Its been clear for a long time that some members of Pakistans notorious security establishment have been collaborating closely with al-Qaida and the Taliban. Indeed, theres so much collaboration that to call Pakistan a U.S. ally bends the meaning of ally to the breaking point. The United States has been willing to bend because Pakistan occupies such strategically important territory between China, India and the Middle East.
With the astonishingly brave and ingenious U.S. raid that killed Osama bin Laden in his comfortable compound close to the Pakistani capital of Islamabad, and in a city with a major military base and training academy, we have further proof of this menacing connection. Clearly, powerful Pakistanis had been protecting the mass-murderer for a long time. Thankfully, the United States carried out the brilliant attack without telling Pakistani officials beforehand.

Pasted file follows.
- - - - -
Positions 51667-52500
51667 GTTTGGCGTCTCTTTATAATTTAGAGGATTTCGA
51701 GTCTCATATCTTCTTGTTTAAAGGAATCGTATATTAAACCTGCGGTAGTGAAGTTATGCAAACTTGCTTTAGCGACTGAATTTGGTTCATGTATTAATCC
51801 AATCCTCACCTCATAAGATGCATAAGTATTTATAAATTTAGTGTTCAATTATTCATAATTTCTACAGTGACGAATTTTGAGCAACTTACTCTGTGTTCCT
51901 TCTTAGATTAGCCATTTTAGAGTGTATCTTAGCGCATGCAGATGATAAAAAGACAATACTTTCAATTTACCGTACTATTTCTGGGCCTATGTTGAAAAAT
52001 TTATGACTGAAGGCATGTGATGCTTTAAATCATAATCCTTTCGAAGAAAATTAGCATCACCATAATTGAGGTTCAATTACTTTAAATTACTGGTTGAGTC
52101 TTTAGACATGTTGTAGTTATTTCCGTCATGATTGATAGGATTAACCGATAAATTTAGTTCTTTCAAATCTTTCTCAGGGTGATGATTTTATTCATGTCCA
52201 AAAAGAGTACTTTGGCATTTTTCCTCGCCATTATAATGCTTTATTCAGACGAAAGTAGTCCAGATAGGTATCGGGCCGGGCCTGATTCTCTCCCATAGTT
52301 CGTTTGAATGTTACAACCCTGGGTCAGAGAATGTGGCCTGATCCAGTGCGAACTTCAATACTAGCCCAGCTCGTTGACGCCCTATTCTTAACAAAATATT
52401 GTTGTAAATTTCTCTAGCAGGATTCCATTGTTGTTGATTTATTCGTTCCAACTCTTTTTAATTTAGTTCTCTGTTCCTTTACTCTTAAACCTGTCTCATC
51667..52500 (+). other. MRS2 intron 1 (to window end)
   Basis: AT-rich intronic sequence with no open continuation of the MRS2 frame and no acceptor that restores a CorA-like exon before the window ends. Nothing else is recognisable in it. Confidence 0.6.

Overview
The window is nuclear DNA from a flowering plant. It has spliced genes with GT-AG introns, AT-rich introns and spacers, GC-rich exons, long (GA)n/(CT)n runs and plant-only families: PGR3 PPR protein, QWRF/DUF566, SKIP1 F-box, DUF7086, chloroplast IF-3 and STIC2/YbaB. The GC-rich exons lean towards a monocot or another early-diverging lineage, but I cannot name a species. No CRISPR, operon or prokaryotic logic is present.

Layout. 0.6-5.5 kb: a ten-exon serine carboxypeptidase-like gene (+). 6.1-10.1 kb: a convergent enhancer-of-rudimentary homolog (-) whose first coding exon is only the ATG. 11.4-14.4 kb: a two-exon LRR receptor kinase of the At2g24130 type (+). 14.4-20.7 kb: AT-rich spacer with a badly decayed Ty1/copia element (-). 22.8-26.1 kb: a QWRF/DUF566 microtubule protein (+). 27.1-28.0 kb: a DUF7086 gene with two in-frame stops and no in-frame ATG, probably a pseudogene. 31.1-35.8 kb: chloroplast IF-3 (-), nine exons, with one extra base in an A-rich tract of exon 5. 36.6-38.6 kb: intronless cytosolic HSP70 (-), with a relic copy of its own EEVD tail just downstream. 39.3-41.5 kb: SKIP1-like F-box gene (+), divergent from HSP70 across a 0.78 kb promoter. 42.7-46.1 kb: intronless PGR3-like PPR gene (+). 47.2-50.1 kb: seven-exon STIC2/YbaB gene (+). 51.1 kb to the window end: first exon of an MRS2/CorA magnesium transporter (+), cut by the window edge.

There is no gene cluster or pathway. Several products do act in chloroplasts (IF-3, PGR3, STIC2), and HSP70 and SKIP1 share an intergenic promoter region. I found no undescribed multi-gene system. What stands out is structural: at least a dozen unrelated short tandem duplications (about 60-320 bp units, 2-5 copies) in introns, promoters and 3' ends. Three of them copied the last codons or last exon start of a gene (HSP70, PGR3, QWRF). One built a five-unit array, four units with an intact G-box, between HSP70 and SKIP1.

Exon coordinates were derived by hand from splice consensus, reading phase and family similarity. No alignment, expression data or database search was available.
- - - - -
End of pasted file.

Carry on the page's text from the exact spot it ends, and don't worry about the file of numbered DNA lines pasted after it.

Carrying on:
Why the close links between Pakistani officialdom and terrorists? One reason is that some powerful Pakistani elements see al-Qaida and the Taliban as useful, if vicious, allies in predominantly Muslim Pakistans endless confrontation with predominantly Hindu India over disputed Kashmir and other issues.
Another is that the links give Pakistan more influence in Afghanistan, where the Taliban and al-Qaida still have much power in some places. Some Pakistan officials want to hedge their bets in case the Islamists win there again. Many Pakistanis have long seen Afghanistan as its buffer state. Some powerful officials share al-Qaida and the Talibans warped view of Islam. And perhaps al-Qaida and the Taliban are paying off some officials in notoriously corrupt Pakistan.
Theres even the argument that the Pakistani government, or at least important members of its security apparatus, use ties with al-Qaida and the Taliban to distract the United States from Pakistans nuclear-weapons program.
Whatever the mixture of reasons, the warier we are about dealing the Pakistanis, the better. It is, after all, a nuclear-armed failed state.